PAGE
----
While the unconventional gas industry is working to manage the water it uses in fracking, Gasfrac Energy Services Inc. thinks it has a better solution.
A propane solution.
Gasfrac, based in Calgary and Houston, uses a propane-based gel in its operations, instead of injecting water into the underground cracks that make up a fracking operation.
“We use liquid petroleum gas [LPG], which is largely propane. It’s really the solution to two problems,” says Jim Hill, Gasfrac’s president and chief executive officer in Calgary.
“Propane has low surface tension – water has about 10 times more surface tension than propane. So customers tend to get significantly more production out of our operations,” Mr. Hill explains. Liquid with lower surface tension slips more easily into the tinier fissures of a fracking operation, helping to open the cracks more, to get at more gas. Propane also allows more gas to flow out to be collected than water does.
“It means that we’re not using water, which is becoming a significant environmental issue, not just in Canada but also in the rest of the world.”
In major energy plays across North America, there’s increasing competition for water between the energy and agricultural sectors, Mr. Hill points out.
Water use by the unconventional gas sector varies according to each location and operation, but according to the Canadian Society for Unconventional Resources (CSUR), a typical fracking operation might use 20,000 cubic metres of water as its primary fracturing fluid for a relatively small section of a fracking operation.
That’s enough water to grow nine acres (3.6 hectares) of corn in a year, or to keep a typical golf course well watered for 28 days, says CSUR, an industry umbrella group. That amounts to millions of litres of water for fracking, given that unconventional gas production reached 15 per cent of worldwide production in 2010, and is expected to rise to 80 per cent by 2040.
It’s important to search for alternatives to water for fracking operations, says Adam Goehner, a technical analyst for the Pembina Institute, an environmental watchdog that engages with the energy sector. But it’s not easy.
“There are a number of alternatives, and I know that companies are exploring them. Propane is one, but it’s not going to be applicable to every single type of [hydraulic] fracture,” he says.
The issues surrounding water use in fracking operations are complicated by the complexity of unconventional gas development and cost.
Unlike conventional gas projects, where the resource is drawn from a reservoir relatively easily, unconventional gas must be extracted from crisp, brittle sedimentary shale. Those millions of litres of fluid, usually water, are mixed with chemicals and sand and injected underground, putting pressure into subsurface fractures so the gas can flow toward the surface.
Mr. Hill says Gasfrac has found that its propane solution works more effectively than water because, in addition to having lower surface tension, propane also has lower viscosity and density. It dissolves more easily in the cracks and distributes more all along the fracking lines, leaving less chance for the proppant – the sand and grit that expands the cracks – to get jammed into micro-cracks, so the gas will flow.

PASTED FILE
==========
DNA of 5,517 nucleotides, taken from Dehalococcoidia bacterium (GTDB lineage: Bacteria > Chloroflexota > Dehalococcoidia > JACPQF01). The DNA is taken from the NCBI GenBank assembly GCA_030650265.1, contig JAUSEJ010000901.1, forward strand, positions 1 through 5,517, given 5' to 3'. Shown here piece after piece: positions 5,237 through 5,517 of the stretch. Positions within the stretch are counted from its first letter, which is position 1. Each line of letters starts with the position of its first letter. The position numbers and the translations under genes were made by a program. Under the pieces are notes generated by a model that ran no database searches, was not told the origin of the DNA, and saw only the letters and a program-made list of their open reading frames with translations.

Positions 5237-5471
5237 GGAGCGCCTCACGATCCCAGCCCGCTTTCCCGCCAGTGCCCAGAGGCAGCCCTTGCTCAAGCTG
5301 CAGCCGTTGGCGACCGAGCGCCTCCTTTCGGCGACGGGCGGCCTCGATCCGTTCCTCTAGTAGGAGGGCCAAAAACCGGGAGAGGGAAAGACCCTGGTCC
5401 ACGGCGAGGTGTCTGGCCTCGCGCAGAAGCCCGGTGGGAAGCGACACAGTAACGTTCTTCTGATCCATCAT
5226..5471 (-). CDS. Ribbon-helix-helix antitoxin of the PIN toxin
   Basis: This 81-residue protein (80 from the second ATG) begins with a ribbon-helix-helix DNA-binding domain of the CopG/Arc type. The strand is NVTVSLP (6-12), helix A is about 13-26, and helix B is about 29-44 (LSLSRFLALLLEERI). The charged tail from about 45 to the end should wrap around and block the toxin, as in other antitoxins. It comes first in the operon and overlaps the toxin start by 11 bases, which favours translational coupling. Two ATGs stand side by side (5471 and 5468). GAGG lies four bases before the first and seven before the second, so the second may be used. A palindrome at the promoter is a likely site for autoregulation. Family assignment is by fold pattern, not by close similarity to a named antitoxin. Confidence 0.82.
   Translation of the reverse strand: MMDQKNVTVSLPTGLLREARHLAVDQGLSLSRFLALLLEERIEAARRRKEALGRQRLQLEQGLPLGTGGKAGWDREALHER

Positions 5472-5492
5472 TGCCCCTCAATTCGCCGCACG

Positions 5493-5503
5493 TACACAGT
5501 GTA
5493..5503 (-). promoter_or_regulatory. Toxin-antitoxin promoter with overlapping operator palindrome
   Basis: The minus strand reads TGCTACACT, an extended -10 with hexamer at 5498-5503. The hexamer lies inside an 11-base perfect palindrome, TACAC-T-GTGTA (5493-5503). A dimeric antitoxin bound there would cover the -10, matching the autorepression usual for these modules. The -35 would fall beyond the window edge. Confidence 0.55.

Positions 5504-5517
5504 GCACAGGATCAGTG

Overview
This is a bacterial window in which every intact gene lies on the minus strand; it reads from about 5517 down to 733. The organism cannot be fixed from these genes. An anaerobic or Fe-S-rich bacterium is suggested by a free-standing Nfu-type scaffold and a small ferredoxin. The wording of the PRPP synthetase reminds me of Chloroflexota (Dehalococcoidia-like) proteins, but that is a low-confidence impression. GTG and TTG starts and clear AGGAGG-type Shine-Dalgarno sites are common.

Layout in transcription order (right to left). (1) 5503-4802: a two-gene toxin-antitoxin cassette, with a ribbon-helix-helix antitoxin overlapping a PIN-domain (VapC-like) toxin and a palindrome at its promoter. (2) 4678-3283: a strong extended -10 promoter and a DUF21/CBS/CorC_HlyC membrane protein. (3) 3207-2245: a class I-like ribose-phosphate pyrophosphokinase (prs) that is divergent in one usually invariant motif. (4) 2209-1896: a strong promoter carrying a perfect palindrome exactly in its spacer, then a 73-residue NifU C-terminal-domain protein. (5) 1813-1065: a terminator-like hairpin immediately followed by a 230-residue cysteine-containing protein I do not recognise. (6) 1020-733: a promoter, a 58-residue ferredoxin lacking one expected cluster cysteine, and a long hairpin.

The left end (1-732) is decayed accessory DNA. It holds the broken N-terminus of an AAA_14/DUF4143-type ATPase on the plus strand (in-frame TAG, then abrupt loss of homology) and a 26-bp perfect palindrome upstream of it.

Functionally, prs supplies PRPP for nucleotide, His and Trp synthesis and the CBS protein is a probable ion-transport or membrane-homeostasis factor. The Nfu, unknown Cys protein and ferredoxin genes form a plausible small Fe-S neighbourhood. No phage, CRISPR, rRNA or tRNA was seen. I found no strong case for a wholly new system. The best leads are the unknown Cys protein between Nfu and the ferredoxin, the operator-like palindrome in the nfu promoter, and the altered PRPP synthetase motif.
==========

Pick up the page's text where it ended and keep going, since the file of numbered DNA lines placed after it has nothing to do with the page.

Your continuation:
“There are lots of new technologies being explored from the perspective of water use and unconventional gas,” says Dan Allan, CSUR’s executive vice-president.
Water management technologies fall into different, in many ways unrelated, categories.
Some companies, such as Trican Well Service Ltd., have developed fracking fluids that can be classified as non-toxic: While there are still chemicals in the water that need to be recovered after a fracking operation, they are not classified as a threat to water quality, so the used water is easier to treat and restore.
Other companies are experimenting with different alternatives, such as using saline water found in deep aquifers in British Columbia’s Horn River Basin. There are a lot of identified saline aquifers in Western Canada, says CSUR’s Mr. Allan, and using them would mean it’s not necessary to tap into the fresh water also coveted by farmers, cities and towns.
Using saline aquifers has possibilities, says Pembina’s Mr. Goehner, but there are still questions that need to be resolved.
For example, what happens after a huge amount of saline water is drawn from deep in the earth, is used to extract gas and then is on the surface? Where should it go?
Another issue is the cost, because saline water has to be prepared for fracking. “It’s still much cheaper to use fresh water and add additives than to start with saltwater and re-engineer,” Mr. Goehner says. “From a cost perspective water is still the cheapest, so it’s hard to move away.”
Gasfrac’s Mr. Hill is more optimistic about alternatives to water for fracking, especially propane.
“Our company was founded in 2006, we started manufacturing in 2008, demonstrated our proof of concept in 2010 and now we’re actually doing work in the field. We’re active in a number of reservoirs,” Mr. Hill says.
“Since the fourth quarter of 2010 we’ve moved forward as a full-fledged operating company, with more than 2,000 fracturing treatments, largely in the Canadian sedimentary basin.”
Gasfrac is focusing on North America, where approximately 75 per cent of fracking operations take place, but the company is seeing interest from around the world, Mr. Hill adds.
The ability to turn propane into a gel and inject it under high pressure is leading-edge technology that’s already proving itself, and it wasn’t even available until recently, he notes.
“A number of things have come together and frankly, one of them is computer power. There are calculations you need to make that you couldn’t do 15 years ago, and now you can do them on your cellphone.”
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